Greek goddess Artemis

Roman goddess Diana

Artemis and her younger twin brother Apollo were the children of Zeus and Leto, born in Delos. She is the lady of the forest and all the wild things, as well as the Huntsman- in-chief to the gods, an odd office for a woman. Like Apollo she hunts with silver arrows. She is one of the three virgin goddesses along with Athena and Hestia. Surprisingly, she also presides over childbirth, this goes back to the fact that she did not cause her mother any pain when she was born. As always in Greek Mythology, she also had her dark side, showing her as fierce and vengeful warrior. For example, although she is the protector of the young, she kept the Greek Fleet from sailing to Troy, until Iphigenia, a royal maiden, daughter of the Commander in Chief Agamemnon was sacrificed to her. All because the Greek soldiers killed one of the creatures, a hare, together with her young. On the other hand, when women died a quick and painless death, they were said to have been slain by Artemis' silver arrows.

Artemis was vindictive and there were many who suffered from her anger. One of her actions was to join Apollo in killing the children on Niobe. Artemis took part in the battle against the Giants, where she killed Gration. She also destroyed the Aloadae and is said to have killed the monster Bouphagus. Other victims of Artemis included Orion and Actaeon, as well as Meleager, who was fated to die as the result of the Calydonian Boar hunt instigated by Artemis.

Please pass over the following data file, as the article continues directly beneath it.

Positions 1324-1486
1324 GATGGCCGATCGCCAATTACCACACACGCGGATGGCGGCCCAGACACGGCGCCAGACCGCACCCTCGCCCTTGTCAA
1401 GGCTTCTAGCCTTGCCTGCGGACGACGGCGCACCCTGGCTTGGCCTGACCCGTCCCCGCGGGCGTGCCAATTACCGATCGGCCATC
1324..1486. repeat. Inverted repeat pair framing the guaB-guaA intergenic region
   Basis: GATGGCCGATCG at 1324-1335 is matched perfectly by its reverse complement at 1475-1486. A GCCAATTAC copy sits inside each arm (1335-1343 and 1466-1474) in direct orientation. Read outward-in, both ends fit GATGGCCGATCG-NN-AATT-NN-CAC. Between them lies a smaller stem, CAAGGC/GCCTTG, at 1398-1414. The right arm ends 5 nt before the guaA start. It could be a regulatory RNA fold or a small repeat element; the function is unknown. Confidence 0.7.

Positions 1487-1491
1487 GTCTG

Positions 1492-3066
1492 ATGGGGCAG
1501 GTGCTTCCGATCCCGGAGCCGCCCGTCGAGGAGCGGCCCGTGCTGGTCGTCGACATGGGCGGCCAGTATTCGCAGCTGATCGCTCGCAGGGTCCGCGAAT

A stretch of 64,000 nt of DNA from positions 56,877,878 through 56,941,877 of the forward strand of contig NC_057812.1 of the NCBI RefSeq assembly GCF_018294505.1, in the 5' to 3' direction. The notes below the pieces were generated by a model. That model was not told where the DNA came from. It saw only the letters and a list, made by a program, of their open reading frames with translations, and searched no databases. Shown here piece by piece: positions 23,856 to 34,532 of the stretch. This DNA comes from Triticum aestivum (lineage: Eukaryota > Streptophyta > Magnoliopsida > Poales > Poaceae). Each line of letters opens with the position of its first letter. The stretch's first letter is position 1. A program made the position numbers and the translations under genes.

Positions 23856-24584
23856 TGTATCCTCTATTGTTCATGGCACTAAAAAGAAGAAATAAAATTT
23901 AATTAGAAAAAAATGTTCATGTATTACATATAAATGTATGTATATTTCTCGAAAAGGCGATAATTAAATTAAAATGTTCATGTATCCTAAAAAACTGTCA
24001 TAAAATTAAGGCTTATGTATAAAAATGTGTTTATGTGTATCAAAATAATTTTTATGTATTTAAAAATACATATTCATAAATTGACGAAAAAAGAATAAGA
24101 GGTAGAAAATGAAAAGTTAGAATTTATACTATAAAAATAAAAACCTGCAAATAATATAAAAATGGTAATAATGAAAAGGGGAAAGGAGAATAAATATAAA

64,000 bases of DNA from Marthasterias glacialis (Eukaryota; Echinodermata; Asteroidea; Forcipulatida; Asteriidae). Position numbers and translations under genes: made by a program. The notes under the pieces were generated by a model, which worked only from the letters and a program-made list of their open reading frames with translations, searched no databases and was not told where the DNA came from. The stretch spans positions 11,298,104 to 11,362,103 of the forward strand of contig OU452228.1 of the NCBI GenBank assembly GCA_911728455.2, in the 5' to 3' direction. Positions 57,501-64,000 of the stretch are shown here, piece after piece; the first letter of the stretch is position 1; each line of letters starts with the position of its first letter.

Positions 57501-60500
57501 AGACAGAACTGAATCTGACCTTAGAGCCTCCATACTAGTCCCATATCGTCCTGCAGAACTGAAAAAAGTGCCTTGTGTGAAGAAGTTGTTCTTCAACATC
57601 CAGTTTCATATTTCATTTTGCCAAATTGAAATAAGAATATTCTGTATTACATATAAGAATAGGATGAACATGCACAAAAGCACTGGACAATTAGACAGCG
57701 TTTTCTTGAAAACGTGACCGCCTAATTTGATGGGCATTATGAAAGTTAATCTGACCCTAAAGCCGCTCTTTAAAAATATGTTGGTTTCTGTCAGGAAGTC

Artemis was also associated with the moon, and called Phoebe and Selene (Luna in Latin), neither name originally belonged to her. Phoebe was a titan, one of the elder gods. So was Selene, a moon- goddess and sister of Helios, the sun-god often confused with Artemis' brother, Apollo. In the later poems Artemis became associated with another goddess, Hecate, the dark and awful goddess of the lower world. Hecate was the Goddess of the Dark of the Moon, the black nights when the moon is hidden. She was associated with deeds of darkness, the Goddess of the Crossways, which were held to be ghostly places of evil magic; and awful divinity. Thus she became "the goddess with three forms," Selene in the sky, Artemis on earth and Hecate in the lower world as well as in the world above, when it is wrapped in darkness. In Artemis is shown most vividly the uncertainty between good and evil which exists in every god. Ironically, this contrast is least apparent in her brother, the God of Light, Apollo.

Artemis was held in honor in al the wild and mountainous areas of Greece, in Arcadia and in the country of Sparta, in Laconia on Mount Taygetus and in Elis. Her most famous shrine was at Ephesus. Artemis absorbed some cults that involved human sacrifice, such as that practiced in Tauris. She was also the protecting deity of the Amazons who, like her, were warriors and huntresses and independent of men.

The cypress is her tree. All wild animals are scared to her, but especially the deer. She is almost always depicted with her bow and a fawn; and very often, also with Apollo.

Her biggest temple was build in Ephesus which became one of the Seven Wonders of the Ancient World. In the nearby museum of Selcuk you can sea two beautiful marble statues of Artemis Polimastros (with many breasts), as she was called in the Ionian region of Asia Minor.